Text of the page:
Who pays for a funeral?
Most funerals are paid for by the deceased persons family or relatives. It is usually verbally agreed and negotiated by the family members after a person has died. If a person has had a terminal illness then the deceased person may have contributed to this conversation to some extent.
If this is not the case, who pays for the funeral is usually found in one the following ways:
1. The deceased has funeral insurance
If the deceased has paid for funeral insurance then this should cover everything required for the funeral. You may want to read the article about funeral insurance and how it is most often NOT worth it and how If it can be avoided then do not buy it. Let’s just say if l was a person who had not a single person in my network l would still not consider funeral insurance. The primary reason being the total price paid overtime is inflated to the total price that would be paid at the time of a funeral. In plain English, it’s a very bad investment.
You may refer to our article on funeral insurance and how it is most often NOT worth buying. In my personal opinion even if l was a person who did not know a single person in my life. l would still not consider funeral insurance. The primary reason being the total price paid for the funeral overtime is inflated to the total price that would be paid at the time of the funeral. In plain English, it’s a very bad investment.
However, if you do feel the need to secure and outline some kind of funeral arrangement then it is best to include it into a legal document such as a will.
In addition, if you still would like to make a down payment to reduce the costs and responsibility for a funeral then one may consider purchasing a resting place (‘Burial plot’- A place where a coffin is buried underground OR a ‘Memorial Niche’- Place in a memorial wall of a cemetery where an urn is placed). Australia has seen property value increase over the last decade and similarly resting places have also increased in value. Especially in cemeteries close to the CBD of capital cities! If property value falls then perhaps resting places will also fall in value. It all depends on the risk one chooses to take when entering the property market.
2. The will outlines who will pay for a funeral.
Most Australians have completed a will after they reach a certain age. Within the will, assets and finances are outlined and this money can be used to cover the costs of a funeral. Details about how a person wants their funeral may also be written in a will. However, more often than not there is minimal information for how or what the deceased person wants for their funeral. The funeral arrangement is often left to past conversations, knowledge, and assumptions made by family and friends to what the deceased person would want.
3. If no one offers to pay for the funeral the state will seek out money from the next of kin, and the deceased person’s network.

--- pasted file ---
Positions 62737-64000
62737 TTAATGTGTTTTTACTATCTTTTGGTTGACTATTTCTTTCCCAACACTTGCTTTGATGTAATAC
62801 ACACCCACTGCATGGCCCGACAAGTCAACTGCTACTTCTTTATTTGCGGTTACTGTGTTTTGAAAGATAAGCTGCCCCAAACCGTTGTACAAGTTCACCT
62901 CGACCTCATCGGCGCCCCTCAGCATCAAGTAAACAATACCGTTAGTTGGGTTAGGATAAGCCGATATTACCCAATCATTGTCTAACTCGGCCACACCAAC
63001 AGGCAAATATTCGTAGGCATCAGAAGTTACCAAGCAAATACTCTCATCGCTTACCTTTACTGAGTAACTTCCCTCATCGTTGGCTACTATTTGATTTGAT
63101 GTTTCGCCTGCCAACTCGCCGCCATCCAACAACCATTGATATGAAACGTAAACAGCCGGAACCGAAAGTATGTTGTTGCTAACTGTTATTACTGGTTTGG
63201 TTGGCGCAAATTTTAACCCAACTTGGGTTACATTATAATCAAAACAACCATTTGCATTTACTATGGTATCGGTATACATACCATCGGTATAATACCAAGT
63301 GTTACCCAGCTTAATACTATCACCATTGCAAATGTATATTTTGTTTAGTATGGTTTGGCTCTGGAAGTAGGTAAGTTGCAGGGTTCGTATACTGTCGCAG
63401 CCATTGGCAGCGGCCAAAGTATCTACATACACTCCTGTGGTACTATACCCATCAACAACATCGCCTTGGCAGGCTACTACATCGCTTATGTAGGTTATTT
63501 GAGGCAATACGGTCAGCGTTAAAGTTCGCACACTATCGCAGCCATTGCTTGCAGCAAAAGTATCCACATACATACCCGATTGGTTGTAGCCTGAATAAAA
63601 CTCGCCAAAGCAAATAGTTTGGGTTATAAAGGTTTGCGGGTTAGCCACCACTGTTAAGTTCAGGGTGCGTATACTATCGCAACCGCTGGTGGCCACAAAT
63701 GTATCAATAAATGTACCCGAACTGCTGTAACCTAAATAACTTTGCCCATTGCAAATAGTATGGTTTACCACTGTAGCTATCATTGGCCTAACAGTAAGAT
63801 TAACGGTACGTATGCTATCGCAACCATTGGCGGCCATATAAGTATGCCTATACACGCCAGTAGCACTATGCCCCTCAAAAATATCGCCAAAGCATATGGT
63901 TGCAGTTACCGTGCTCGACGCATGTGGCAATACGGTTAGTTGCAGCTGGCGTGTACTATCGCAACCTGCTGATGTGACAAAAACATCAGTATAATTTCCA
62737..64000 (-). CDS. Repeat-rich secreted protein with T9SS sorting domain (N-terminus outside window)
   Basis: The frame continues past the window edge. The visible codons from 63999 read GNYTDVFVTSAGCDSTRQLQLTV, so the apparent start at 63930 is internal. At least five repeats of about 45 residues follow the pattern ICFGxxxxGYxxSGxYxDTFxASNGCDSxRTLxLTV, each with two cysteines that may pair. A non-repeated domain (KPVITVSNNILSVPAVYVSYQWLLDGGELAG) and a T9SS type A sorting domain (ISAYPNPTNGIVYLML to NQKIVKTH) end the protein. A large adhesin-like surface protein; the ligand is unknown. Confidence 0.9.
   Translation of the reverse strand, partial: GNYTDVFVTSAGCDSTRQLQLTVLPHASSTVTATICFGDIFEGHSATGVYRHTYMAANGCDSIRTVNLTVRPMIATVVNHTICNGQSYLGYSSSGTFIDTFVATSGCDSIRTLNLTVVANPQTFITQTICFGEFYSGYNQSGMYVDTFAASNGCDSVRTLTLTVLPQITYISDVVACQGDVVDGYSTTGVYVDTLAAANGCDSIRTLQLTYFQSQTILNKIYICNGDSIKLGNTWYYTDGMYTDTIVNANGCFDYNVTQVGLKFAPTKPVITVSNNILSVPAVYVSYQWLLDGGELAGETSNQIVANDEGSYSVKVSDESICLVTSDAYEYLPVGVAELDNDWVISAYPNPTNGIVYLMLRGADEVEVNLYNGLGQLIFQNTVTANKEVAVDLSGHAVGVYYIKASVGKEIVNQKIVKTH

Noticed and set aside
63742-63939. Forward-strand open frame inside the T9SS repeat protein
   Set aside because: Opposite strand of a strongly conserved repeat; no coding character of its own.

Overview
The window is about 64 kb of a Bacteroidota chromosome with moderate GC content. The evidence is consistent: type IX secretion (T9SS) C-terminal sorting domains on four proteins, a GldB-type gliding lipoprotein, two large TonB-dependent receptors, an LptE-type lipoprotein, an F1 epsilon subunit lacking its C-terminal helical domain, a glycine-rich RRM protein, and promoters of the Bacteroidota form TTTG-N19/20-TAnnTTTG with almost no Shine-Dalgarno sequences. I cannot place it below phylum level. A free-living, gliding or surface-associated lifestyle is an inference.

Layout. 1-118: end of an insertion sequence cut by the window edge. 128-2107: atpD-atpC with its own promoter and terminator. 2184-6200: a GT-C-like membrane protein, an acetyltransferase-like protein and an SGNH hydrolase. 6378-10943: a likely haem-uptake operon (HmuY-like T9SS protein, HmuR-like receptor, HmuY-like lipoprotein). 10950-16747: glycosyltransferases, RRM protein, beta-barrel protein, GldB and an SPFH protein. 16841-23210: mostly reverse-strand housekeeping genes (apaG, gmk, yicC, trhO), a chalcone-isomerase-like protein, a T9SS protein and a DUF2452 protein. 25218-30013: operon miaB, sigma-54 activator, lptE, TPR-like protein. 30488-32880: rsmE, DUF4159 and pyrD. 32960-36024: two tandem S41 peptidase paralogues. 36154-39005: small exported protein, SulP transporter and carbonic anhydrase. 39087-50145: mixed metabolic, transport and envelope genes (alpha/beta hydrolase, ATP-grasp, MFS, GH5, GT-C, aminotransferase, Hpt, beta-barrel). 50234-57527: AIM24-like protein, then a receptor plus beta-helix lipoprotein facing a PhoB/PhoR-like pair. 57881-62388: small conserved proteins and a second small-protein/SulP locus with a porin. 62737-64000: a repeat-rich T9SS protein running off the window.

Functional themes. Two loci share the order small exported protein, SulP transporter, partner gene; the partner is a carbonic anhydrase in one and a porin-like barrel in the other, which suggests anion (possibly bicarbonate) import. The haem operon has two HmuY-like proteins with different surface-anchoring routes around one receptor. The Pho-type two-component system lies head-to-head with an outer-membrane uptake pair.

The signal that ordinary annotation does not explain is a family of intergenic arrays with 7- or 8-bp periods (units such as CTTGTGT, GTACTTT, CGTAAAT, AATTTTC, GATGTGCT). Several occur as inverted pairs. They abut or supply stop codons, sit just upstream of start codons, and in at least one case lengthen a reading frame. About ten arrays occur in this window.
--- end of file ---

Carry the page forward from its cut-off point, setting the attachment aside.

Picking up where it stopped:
If the deceased has no will and no assets to their name. The State will begin to seek out the cost of the funeral bill from the next of kin, relative and close friends to the deceased. The parties involved here are usually the state coroner, police and usually hospitals.
4. Destitute funeral
In the event, the deceased has no network associated to their name. The state will begin to arrange a destitute funeral. This is a bare minimum funeral. Ie cardboard coffin, cremation funeral, unattended funeral, sometimes an unmarked resting place. These types of funerals are common for homeless people and mentally ill who have estranged from family and their network for whatever reasons.
5. “I am getting into an argument with my relatives to how much we will spend on the funeral and where the funeral should be held. “
This dilemma actually happens more often than we would expect. In Australia, funerals usually occur within ten days. If there is a dispute between parties and a funeral has to be delayed, the state may intervene. When the state intervenes the decision may be made by a judge who will ultimately decide where the deceased will be buried and under what conditions. The decision will be based on the will, and information provided by all parties.
6. “I need to pay for a funeral and l barely have any money to spend. What are my options?”
An unattended cremation funeral is the cheapest funeral option available in Australia. Sydney Coffins offers this style of funeral. Click here to view this option. Scattering of the ashes instead of purchasing a niche in a memorial wall is also at no cost. The total cost for this type of funeral will be between $1000-$1700. One might ask. Why does this price still seem so expensive? As written on our homepage the answer is as below.
A cremation funeral is made up of several elements and requires time, effort, expertise, and facilities. The following are the minimal elements required.
A minimal funeral with No Service, No Attendance, No Viewing may include but is not limited to:
– Coffin/Casket and Urn Costs
– Administration and coordination fees
– All Legal Certificates and Registrations fees
– Transfer and care of the deceased from hospital/residence to approved location/facility fees
– Care for the body in a licensed facility fees
– Cremation and/or Burial fees
– May also require final resting place fees